The Vespers, the Star, the Light of Love! (2017)

Commissioned by Dr. Jonathan Richter
and the Roger Williams University/Bristol County Chorus Choral Union

2(2d.Picc).1.1+1.2 - - 2 Perc. - Pno., Org. - SATB - Strings (
Percussion Equipment: Chimes (opt.), Glockenspiel, Suspended Cymbal, Crash Cymbals, Triangle, Bass Drum, Tam-Tam, Tambourine, Mark Tree

Hans Adolph Brorson (1694-1764) – Mitt Hjerte Alltid Vanker (My Heart Always Lingers) – sung in Norwegian, trans. Derek J. Weagle. [Hymn tune by Anonymous]

Thomas Moore (1779-1852) – Hark! The Vesper Hymn is Stealing

Paraphrase of Isaiah 9:6 (New International Version)


Program Note

The Vespers, the Star, the Light of Love! is a Christmas fantasy for choir and orchestra representing the variety of emotional states of this exciting yet highly sacred holiday season. The work opens in tranquil mystery with a solo voice singing the first verse of the Norwegian hymn My Heart Always Lingers in the Birthplace of Jesus in its original language. The subtle beating of a heart and tolling of distant bells can be heard as this sustained passage alludes to the popular Christmas carol Silent Night. After this fleeting reference, the orchestra builds rapidly into a flurry of strings and woodwinds, outlining a series of harmonic structures the composer has deemed “The Angelus Sequence,” a harmonic motif used in several of his works to represent the Incarnation of Christ: Jesus (or “The Son”) as the second state of the Holy Trinity taking human form. The excitement of the Angelus continues to build as the music enters a joyous, lilting setting of Irish Poet Thomas Moore’s Hark! The Vesper Hymn is Stealing! This sparkling carol sets the scene for the return of “the vesper hymn” heard in the opening as it dissolves into a solo passage for organ. The choir reenters in three-part harmony to recite the next verse of My Heart Always Lingers, this time in its original minor tune. As the stanza draws to a close, the music evolves from a subdued hymn, to a sumptuous moment of serenity, as the lyrics speak of Jesus being born within our hearts. As quickly as the orchestra melts into this moment of respite, we then begin our forward motion to the close (and the climax) or the piece. The final stanza of “My Heart” is heard in the altos, with alternating punctuated interjections and flowing sighs in the other voice parts. Inevitably, we fulfill the foreshadowing in the opening or the work, arriving at a festively embellished march-chorale of Silent Night in the orchestra. Meanwhile, choir declaims the words of the prophet Isaiah:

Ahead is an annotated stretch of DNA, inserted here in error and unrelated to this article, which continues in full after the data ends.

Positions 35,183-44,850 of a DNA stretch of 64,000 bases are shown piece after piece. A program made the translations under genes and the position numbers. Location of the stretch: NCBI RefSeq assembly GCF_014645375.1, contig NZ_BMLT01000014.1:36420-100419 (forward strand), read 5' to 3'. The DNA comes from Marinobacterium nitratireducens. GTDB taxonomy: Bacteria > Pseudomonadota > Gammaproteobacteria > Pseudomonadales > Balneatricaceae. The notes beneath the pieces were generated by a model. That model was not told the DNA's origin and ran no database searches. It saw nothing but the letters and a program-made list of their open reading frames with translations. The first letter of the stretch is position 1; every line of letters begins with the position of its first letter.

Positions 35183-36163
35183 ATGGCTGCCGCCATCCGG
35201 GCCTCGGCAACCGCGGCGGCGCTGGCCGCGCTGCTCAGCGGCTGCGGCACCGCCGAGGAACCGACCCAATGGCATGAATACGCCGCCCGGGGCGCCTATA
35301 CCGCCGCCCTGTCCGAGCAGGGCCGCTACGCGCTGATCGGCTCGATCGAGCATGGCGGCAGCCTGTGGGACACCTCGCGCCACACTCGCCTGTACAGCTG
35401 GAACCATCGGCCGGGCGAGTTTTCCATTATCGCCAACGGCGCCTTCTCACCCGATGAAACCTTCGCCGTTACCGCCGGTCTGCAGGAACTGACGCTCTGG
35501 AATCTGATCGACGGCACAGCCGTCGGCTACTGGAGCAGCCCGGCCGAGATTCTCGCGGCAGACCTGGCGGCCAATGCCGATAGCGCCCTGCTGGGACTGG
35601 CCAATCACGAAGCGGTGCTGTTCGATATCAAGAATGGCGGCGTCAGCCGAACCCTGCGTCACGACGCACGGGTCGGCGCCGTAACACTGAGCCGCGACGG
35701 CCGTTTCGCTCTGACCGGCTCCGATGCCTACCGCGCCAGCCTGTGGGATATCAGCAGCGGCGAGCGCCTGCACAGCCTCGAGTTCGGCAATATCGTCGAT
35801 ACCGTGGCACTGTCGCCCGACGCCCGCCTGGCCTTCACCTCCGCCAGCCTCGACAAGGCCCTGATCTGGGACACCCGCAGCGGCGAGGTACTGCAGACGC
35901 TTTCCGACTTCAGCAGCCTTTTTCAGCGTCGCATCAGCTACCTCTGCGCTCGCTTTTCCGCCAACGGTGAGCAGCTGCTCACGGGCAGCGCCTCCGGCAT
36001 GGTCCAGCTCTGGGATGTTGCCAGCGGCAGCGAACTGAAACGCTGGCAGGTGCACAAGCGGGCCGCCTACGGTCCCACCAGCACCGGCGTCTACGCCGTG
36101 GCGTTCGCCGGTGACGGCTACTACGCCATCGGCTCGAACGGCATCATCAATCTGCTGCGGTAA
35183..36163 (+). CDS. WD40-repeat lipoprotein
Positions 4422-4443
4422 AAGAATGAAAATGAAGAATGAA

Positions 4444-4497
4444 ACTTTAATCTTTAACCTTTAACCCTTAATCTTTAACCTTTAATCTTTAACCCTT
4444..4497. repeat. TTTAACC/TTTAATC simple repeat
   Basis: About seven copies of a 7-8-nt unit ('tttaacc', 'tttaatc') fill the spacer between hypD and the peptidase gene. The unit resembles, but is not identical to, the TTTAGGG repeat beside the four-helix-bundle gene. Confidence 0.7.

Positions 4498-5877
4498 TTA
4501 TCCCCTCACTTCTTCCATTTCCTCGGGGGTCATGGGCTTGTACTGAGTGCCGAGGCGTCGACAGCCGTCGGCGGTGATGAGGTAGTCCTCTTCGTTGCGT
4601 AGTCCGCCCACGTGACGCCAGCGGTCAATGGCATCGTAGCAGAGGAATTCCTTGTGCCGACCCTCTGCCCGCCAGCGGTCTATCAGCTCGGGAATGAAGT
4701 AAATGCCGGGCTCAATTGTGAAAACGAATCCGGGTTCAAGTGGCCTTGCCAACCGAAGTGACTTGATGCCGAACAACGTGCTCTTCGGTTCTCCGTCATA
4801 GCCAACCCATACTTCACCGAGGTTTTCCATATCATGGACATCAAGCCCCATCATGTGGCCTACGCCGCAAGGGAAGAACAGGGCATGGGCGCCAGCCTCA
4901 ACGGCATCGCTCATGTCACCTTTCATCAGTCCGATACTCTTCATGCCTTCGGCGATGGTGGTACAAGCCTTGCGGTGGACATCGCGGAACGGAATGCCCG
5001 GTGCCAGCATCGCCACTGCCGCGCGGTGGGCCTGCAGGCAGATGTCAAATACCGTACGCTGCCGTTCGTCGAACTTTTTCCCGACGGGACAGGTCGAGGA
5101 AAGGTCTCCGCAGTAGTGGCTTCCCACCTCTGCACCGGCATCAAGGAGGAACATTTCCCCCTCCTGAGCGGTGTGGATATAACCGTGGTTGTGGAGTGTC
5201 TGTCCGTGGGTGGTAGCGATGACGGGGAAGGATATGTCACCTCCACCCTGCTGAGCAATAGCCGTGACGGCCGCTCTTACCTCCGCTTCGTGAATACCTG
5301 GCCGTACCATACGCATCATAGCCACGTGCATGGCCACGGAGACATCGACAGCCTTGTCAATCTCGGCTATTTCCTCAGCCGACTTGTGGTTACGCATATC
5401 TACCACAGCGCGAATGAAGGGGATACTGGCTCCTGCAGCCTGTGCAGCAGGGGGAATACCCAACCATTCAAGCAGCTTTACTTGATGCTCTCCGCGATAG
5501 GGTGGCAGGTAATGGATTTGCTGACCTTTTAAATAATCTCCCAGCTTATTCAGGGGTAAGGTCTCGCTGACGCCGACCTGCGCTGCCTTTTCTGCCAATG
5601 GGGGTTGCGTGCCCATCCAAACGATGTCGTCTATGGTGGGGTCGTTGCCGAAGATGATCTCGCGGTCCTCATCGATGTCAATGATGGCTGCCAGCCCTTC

“For unto us, a child is born, To us a son is given, And all authority shall be on his shoulders. And he shall be called Wonderful Counselor, Mighty God, Everlasting father, Prince of Peace.”

December 3rd, 2017
Dr. Jonathan Richter, Conductor
Roger Williams University & Bristol County Choral Union
St. Mary's Parish, Bristol, RI